The annual Consumer Electronics Show kicks off in Las Vegas on Wednesday, with virtual reality, ultra-high-definition television, wearable gizmos and the internet of things expected to be the main attractions.
An estimated 150,000 attendees from 150 countries will flock to the annual trade show — one of the largest tech events in the world — to see 3,600 exhibitors debut all manner of new technologies.
This year, virtual reality is expected to take centre stage, led by San Francisco-based Oculus Rift.
Purchased by Facebook for $2 billion US in 2014, the company is promising to release its long-awaited headset to consumers within the first quarter of 2016.
A number of competitors, including Samsung and HTC, are expected to go toe-to-toe with the company over a market that could be worth $150 billion by 2020.
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The headset makers will be showing off their products at CES, but the event is also expected to be a launching pad for an entire ecosystem of content and related hardware to surround the emergent technology.
Content creators, ranging from Hollywood movie studios to video game developers, will be announcing upcoming initiatives while accessory manufacturers will be gauging media and investor interest in their associated joysticks and controller devices.
"These are all important pieces of the puzzles," says Shawn Dubravac, chief economist at the Consumer Technology Association, the organization behind CES.
The bandwidth problem
Despite the inevitable hype and expectations, VR may be limited out of the gate by a number of factors.
Content makers, for one, are likely to face distribution challenges in the form of internet bandwidth limitations.
Fully immersive experiences will require super-fast connections and take a toll on the monthly usage caps that many consumers have, which probably means that any substantial VR applications are going to have to come on discs for the time being.
As a result, video games and movie-like experiences will likely make up the bulk of the early market, with the more experimental efforts — say, live streams of concerts or sporting events — still years away.
"This new incarnation of VR has real potential of course, but for now it will be one up from those 3D glasses from a few years ago," says Kaan Yigit, president of Toronto-based consumer trends tracking firm Solutions Research Group. "So, no iPhone moment yet for VR as far as I can see."
Speaking of discs, the ultra-high-definition video ecosystem is also likely to get a boost at CES with manufacturers expected to show off 4K Blu-ray players.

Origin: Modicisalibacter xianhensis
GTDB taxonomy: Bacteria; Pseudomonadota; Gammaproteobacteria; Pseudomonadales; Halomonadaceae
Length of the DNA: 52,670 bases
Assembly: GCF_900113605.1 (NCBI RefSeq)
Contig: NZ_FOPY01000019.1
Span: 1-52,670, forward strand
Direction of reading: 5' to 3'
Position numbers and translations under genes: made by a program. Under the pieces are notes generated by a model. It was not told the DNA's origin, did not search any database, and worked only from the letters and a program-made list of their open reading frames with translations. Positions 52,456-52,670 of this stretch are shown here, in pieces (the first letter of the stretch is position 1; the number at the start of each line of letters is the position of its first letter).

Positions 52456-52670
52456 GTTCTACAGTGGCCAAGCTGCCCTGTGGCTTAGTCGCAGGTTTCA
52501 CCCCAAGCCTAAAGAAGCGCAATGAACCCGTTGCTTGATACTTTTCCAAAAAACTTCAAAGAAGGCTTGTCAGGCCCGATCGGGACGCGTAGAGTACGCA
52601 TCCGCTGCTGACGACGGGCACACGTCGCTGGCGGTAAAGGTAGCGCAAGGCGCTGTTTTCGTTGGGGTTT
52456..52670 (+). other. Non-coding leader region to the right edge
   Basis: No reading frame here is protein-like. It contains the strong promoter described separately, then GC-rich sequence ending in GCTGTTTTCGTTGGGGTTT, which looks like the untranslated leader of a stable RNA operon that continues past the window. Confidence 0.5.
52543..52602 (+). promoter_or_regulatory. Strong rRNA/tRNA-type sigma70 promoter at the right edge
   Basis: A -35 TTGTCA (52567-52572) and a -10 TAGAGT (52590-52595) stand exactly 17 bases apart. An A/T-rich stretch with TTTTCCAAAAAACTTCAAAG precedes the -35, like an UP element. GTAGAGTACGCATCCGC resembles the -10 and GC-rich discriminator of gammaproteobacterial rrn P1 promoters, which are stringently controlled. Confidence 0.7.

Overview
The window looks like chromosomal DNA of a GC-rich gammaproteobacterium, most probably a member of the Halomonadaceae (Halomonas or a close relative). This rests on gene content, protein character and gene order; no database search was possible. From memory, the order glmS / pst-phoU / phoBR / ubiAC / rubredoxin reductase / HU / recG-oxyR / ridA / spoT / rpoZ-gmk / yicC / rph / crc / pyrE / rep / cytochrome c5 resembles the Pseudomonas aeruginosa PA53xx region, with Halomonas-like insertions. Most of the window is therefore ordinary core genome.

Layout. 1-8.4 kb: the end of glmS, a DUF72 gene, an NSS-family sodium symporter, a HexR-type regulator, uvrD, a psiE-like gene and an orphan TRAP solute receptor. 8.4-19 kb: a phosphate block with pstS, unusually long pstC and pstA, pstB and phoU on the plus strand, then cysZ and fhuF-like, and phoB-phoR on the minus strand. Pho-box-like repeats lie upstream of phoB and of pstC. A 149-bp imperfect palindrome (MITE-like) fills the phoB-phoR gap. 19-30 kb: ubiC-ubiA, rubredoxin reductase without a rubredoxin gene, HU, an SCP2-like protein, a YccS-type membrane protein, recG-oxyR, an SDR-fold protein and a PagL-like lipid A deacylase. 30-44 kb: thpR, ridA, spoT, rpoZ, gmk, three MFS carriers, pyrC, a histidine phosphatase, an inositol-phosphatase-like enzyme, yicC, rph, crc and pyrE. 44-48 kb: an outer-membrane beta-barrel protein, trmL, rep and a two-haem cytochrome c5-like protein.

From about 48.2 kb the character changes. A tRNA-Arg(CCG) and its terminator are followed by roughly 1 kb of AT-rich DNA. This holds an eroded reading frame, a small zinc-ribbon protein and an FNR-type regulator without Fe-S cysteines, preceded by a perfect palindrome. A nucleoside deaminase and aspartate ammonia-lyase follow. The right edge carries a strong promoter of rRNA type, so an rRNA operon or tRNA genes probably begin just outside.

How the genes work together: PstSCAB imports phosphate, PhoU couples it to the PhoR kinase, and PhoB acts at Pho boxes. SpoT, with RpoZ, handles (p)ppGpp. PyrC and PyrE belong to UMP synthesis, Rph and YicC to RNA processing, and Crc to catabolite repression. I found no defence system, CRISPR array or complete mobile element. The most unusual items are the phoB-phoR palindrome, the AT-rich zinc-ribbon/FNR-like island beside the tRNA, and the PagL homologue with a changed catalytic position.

4K TVs, which offer better resolution than regular high-definition panels, have been around for a few years, but consumers have had little reason to upgrade thanks to a lack of content.
Sales have recently picked up as prices have dropped, with 4K sets no longer carrying substantial premiums over regular HD panels.
4K Blu-ray, along with more ultra-HD titles on streaming services such as Netflix and Canada's Shomi, should further spur the TV-set market in 2016.
Broadcasters such as Rogers are also starting to move to the new technology. The Toronto-based company, for one, has announced that all Blue Jays home games in 2016, as well as a handful of NHL games, will be aired in 4K (though Shomi hasn't announced any 4K content offerings yet).
The big TV manufacturers — including LG, Sony and Samsung — will also be talking up high-dynamic range, another new technology that promises sharper pictures and whiter whites.
Many consumers are likely to be wary of new TV gimmicks after years of questionably useful features such as 3D and curved screens, but independent observers believe high-dynamic range is the real thing.
"Is this new technology worth the hype? In two words: yes, hopefully," writes Geoffrey Morrison on technology site CNET. "I am pretty jaded when it comes to new TV tech, and I'm really excited about HDR."
The internet of things
Wearables and the internet of things have also been riding the hype wave for the past few years, with varying results.
Dubravac expects both a widening and maturing of such devices at this year's CES, with manufacturers refining and streamlining their new products based on lessons learned from previous efforts.
The result should be better-looking smartwatches that have longer battery life, he says, as well as smart home devices that accomplish a few tasks well, rather than trying to do too many things at once.
That's not to say exhibitors won't be experimenting.
Dubravac expects a number of "firsts," with companies and entrepreneurs continuing to apply digital technology, sensors and connectivity in a variety of new ways, especially in regards to health and fitness.
He expects to see devices that can scan a plate of food and estimate how many calories it contains, adjustable beds for the home and affordable and easy-to-use blood monitors that plug into a smartphone.
"Things that were once only in the purview of doctors are now becoming available to consumers," he says.